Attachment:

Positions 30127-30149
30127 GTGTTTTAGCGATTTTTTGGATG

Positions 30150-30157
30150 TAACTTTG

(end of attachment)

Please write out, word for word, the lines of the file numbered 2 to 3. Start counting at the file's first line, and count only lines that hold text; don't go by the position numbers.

30127 GTGTTTTAGCGATTTTTTGGATG

Positions 30150-30157